The channels 37 and 38 of each of the applicator are respectively secured together and maintained in a rectangular array by a pair of channel members 56 which are secured to the bases of the resonator channels and extend longitudinally of the applicator adjacent the opposed ends of such resonator channels. Each of the resulting structural halves of the applicator is mounted within a frame which supports the same while allowing thermal expansion. In this connection, the channels 39 and 41 defining the coplanar end walls of the resonator channels extend rearwardly of such channels as shown in FIG. 4 beyond the support channels 56. Spaced cross channels 57 extends transversely of the arrangement and are connected between the end wall channels 39 and 41 of each half to laterally secure them together. Each of such channels 57 is divided into two parts 58 and 59 which are joined via a spring loaded arrangement 61 which permits the resonator channels to expand thermally in a longitudinal direction without stress or buckling. The support channels 56 extending along the back of the bases of the resonator channels 37 are suitably connected by means not shown to the channels 57 in a manner enabling adjustment of the spacing between the channels 37 and the channels 38.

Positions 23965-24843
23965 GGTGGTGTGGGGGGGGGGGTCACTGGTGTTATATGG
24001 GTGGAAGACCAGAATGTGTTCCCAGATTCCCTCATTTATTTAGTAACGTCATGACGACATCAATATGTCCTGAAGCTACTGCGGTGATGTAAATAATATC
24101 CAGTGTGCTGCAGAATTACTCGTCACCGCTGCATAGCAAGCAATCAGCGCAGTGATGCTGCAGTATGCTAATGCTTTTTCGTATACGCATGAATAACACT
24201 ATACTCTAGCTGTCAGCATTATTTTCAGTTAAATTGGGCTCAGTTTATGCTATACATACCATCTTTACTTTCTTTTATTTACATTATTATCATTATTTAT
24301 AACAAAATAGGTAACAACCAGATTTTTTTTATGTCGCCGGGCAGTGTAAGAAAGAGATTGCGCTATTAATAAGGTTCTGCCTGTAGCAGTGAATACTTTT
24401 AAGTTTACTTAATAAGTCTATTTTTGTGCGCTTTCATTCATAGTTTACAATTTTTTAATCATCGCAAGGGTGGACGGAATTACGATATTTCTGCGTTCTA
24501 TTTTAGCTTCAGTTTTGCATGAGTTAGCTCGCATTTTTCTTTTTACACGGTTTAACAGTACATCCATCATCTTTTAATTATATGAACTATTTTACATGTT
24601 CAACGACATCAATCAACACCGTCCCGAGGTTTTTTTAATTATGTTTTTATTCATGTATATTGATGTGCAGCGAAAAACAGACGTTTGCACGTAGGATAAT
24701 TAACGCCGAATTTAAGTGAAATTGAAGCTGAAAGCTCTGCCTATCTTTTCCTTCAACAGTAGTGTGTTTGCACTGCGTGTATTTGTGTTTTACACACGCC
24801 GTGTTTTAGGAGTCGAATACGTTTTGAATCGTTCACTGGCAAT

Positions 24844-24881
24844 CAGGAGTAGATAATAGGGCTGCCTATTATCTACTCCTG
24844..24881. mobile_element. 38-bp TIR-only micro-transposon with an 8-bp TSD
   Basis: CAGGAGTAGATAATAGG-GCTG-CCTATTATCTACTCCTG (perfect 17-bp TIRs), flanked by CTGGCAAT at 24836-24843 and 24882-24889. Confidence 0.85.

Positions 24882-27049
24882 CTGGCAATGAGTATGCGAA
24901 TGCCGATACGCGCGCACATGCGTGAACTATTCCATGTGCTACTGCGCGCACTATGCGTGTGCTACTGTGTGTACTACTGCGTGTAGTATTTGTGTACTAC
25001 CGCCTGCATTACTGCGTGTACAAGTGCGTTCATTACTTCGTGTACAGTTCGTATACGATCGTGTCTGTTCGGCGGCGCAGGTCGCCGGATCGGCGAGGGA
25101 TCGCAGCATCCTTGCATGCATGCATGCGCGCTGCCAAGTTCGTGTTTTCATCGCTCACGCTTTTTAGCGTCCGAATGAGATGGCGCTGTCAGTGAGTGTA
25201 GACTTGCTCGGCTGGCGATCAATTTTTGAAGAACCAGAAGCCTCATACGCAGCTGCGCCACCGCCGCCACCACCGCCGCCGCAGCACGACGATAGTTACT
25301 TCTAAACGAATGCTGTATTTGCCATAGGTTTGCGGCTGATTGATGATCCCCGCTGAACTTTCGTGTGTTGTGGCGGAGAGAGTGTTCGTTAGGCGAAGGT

The two halves of the applicator defined by the opposed channels 37 and 38 are separably secured together with respect to one another so that access can be had to the interior of the applicator for cleaning and other purposes. More particularly, the adjoining side walls of the end channel members 39 and 41 are selectively secured in place by an over-center releasable locking lever arrangement illustrated at 63 in FIG. 4. Though such a locking arrangement is illustrated securing together the lower ends of the adjoining side walls of the end wall channels 41, such a locking arrangement preferably is provided adjacent all four corners of the applicator. To enable the selective separation of the two halves, each of the feed waveguides 43 and 44 is separable along the plane defined by the abutting surfaces of the end wall channels 39 and 41. Moreover, suitable absorbing material, such as that marketed under the trademark ECCOSORB by Emerson & Cuming of Canton, Massachusetts, is situated along the adjoining surfaces of the two applicator halves to prevent microwave leakage. FIG. 5 illustrates longitudinal strips 65 of such absorbing material along the side walls of the end channels 39 and 41 for this purpose, as well as on the flanges of the waveguides 43 and 44 which are to meet with corresponding flanges of the other half of the applicator. Strips 66 of such absorbing material are provided transversely across the material passageway at the entrance and exit ends of the applicator so as to reduce microwave leakeage from the applicator through such passageway.